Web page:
Thistle and the Bear talk about autumn, and especially about Halloween traditions.



My seven year old daughter practices her typing with a writing prompt most days. When asked to type about what she likes about Halloween, the wrote this:

I like Halloween because we have a funny dinner and we go trick-or-treating in the dark. That’s fun to do because we are out of the house at night and ringing people’s doorbells and collecting candy in our bags that hold candy lasting til Christmas. We are usually out trick-or-treating for a long time in the night. I like being a mouse.

Container Gardening

Container gardening is ideal for the small suburban backyard without much space. It is even better suited to the arid climate because the required water is much less—in my system I water less than twice a week and use less than a gallon. I’m using a container gardening system worked out by others, and it is really impressive. My father put me onto good video documentation as well as EarthTainer’s excellent guide for soil composition. The video discusses using aluminized bubble wrap, sold as insulation. I did not initially wrap my buckets in insulation. An experiment is in order.


My tomatoes are dying. The leaves have started drying, browning, and curling. Older leaves are failing first. My diagnosis is an untreatable fungal infection called Verticillium wilt fungus or Fusarium wilt fungus. The symptoms, according to, include worsening wilting after watering. My cherry tomato has produced three fruits, none of which are likely to be eatable. Look carefully, you can see a hornworm with more hope than promise.


Apparently soil temperature can influence the spread of Fusarium. Temperatures above 30 C (86 F) contribute to the spread.

I put a thermal probe in each of my two containers for a day. After a day I wrapped one of them in insulation and placed white foam core on top. The buckets are in different positions, so I’m not looking at the difference from one bucket to the next, but rather the change in the difference. I plotted the soil temperature in each bucket over the course of the experiment, along with the air temperature.


The result shows that the insulation helps quite a lot. It lowers the peak container temperature by 3 to 4 degrees F. More importantly, it kept the soil temperature below 80F despite higher air temperature; that should help control fungal growth. In the New Mexico High Desert the insulation should not be considered optional. Partial shade may also be beneficial.

3D Printing the Mountains


Hanging on the wall, under the low ceiling in the basement of my childhood home was a map. It was plastic, and it had a 3D texture of the Colorado Rocky Mountains. Flying over the range in my imagination I could see the high mountain valleys bowled in by the snowcapped peaks.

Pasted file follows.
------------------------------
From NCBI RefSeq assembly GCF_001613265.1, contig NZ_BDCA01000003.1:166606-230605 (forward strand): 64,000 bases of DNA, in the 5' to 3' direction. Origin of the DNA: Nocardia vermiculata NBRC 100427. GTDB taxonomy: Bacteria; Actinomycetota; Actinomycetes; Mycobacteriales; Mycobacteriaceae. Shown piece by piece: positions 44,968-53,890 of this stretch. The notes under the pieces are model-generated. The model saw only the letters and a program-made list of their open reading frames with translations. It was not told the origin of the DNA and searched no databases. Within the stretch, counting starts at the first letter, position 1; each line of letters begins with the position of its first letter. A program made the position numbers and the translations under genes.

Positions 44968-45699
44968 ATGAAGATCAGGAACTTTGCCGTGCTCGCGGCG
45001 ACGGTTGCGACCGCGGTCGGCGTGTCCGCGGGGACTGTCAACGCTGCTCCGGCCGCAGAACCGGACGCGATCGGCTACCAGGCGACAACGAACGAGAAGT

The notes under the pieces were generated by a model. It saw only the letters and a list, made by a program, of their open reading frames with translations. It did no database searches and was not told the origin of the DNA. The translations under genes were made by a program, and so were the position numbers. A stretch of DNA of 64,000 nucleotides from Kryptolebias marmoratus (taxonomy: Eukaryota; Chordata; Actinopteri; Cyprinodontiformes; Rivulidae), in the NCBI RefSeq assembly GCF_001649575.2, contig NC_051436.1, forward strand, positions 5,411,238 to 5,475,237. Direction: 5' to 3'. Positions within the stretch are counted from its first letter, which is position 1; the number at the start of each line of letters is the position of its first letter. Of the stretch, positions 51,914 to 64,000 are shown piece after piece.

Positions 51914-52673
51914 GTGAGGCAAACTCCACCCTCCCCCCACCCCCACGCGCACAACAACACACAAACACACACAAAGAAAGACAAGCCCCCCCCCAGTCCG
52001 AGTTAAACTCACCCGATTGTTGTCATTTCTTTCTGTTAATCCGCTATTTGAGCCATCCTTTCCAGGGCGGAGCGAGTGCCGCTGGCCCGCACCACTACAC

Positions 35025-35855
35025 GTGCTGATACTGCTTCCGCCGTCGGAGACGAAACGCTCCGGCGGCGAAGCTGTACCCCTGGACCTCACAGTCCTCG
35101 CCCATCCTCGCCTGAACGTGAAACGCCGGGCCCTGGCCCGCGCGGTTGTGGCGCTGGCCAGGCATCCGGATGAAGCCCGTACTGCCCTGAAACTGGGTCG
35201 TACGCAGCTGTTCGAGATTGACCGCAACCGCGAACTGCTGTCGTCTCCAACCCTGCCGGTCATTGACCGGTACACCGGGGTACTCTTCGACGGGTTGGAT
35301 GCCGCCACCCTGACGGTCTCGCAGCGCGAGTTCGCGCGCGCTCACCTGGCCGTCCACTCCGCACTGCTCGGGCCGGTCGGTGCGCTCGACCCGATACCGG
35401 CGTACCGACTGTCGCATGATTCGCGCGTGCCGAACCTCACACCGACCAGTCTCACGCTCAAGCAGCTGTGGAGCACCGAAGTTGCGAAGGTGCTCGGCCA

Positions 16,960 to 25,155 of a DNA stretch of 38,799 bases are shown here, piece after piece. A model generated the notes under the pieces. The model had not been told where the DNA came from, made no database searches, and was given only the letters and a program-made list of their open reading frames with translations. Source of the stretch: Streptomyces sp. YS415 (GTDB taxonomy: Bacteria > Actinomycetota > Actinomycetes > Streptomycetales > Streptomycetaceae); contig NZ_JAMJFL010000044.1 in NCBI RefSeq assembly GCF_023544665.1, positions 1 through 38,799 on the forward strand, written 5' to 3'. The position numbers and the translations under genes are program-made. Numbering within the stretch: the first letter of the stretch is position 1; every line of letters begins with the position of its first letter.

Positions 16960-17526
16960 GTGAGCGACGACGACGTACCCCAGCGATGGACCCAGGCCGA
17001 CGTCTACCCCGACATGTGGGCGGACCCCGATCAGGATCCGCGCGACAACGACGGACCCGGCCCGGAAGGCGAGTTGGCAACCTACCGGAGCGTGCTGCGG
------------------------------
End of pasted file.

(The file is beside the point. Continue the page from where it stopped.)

As an adult I want a map of the Sandia Mountains that I watch from my window. Mountains with all the moods of an impressionist painter. Sunshine illuminating the mountain, standing proud before a black cumulus mountain range. With a 3D printer, and the wonderful availability of open source software, I can. Here is the recipe.

First acquire digital elevation model (DEM) data from the source of your choice. I got my data from, you have to drill down to the coverage map. I like these data, at 3 arcsecond resolution each pixel represents roughly a 30 meter square. Most publically available DEM data is coarser, which is fine if you are printing large areas.

Download the data, unzip it, and add the data to your QGIS session. With a text layer, I loaded a reference location so I could select the printable region. A screenshot of my loaded map appears below.


Certainly the region you want to print is smaller than the DEM file tiles. To extract a region of the DEM file, use the Raster > Extraction > Clipper tool. Choose the rectangular region, draw what you want, and save the new file as a GeoTIFF. Load the new GeoTIFF into QGIS. Scale the vertical range of the new layer so that all values are between 0 and 255. Go to Raster > Raster Calculator and then use the layer’s minimum and maximum values to apply a formula

255*(value – minimum)/(maximum – minimum)

The layer summary shows the minimum and maximum values. In this screencap the values range between 1648 and 3091.


Convert the scaled GeoTIFF to PNG with Raster > Conversion > Translate. OpenSCAD can import PNGs and generate the STL file that most slicing programs want. I needed a recent version of OpenSCAD to load PNGs successfully, the following screenshot was made with 2015-03.1.


The OpenSCAD code is relatively straightforward, the only difficult part is getting the scales correct. You need the pixel extents of the image and the geographic extent (km) of the print area.

// OpenSCAD file to scale and display a raster

vert_min = 1.609; // km
vert_max = 3.255; // km
horiz_x_extent_km = 14.335; // km
horiz_x_extent_px = 154; // 
horiz_y_extent_px = 150; // pixels

h_factor = (1/horiz_x_extent_px)*horiz_x_extent_km;//puts it in km
v_factor = (vert_max - vert_min)/100;

// To keep the object manifold I had to impose a lower layer, this
// also provides strength for the thinnest parts of the plot.
	  horiz_x_extent_km * horiz_y_extent_px/horiz_x_extent_px,
scale([h_factor, h_factor, v_factor]){
    surface(file = "myrasterclipped4.png", 
            center = true);

From OpenSCAD you can render and export an STL. I print with the excellent Repetier Host software. Repetier loads the STL to produce something like the following screenshot.


And finally 3D print it.


This image is the Sandia Mountains crest, my house is located approximately at the lower right of the print. Each day I look out my back window at the this scene.

Thistle and The Bear on Writing

We talk about writing, and answer listener mail.


A few books we reference:

Regrets that I had to disable comments, the spam was overwhelming.

Thistle and The Bear on Hens

Thistle and The Bear talk about a few of the facets of urban living with chickens. Links from the podcast: is a great resource, as is Backyard Poultry Magazine. Dan’s Boots and Saddles is the local feed store where we acquired our chicks and buy our chicken food.

Thanks to our musicians, Keytronic.